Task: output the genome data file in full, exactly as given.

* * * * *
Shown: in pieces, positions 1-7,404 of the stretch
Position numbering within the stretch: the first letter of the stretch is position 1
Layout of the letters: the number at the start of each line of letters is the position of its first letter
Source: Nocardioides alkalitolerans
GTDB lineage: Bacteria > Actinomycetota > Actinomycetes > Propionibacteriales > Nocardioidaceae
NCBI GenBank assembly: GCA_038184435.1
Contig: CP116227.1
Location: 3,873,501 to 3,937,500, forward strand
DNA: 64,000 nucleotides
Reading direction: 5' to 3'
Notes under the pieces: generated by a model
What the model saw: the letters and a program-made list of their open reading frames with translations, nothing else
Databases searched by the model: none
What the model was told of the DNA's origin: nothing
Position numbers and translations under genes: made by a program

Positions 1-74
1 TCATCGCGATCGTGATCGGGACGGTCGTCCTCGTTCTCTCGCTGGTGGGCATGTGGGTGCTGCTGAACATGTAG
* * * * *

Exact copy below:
Shown: in pieces, positions 1-7,404 of the stretch
Position numbering within the stretch: the first letter of the stretch is position 1
Layout of the letters: the number at the start of each line of letters is the position of its first letter
Source: Nocardioides alkalitolerans
GTDB lineage: Bacteria > Actinomycetota > Actinomycetes > Propionibacteriales > Nocardioidaceae
NCBI GenBank assembly: GCA_038184435.1
Contig: CP116227.1
Location: 3,873,501 to 3,937,500, forward strand
DNA: 64,000 nucleotides
Reading direction: 5' to 3'
Notes under the pieces: generated by a model
What the model saw: the letters and a program-made list of their open reading frames with translations, nothing else
Databases searched by the model: none
What the model was told of the DNA's origin: nothing
Position numbers and translations under genes: made by a program

Positions 1-74
1 TCATCGCGATCGTGATCGGGACGGTCGTCCTCGTTCTCTCGCTGGTGGGCATGTGGGTGCTGCTGAACATGTAG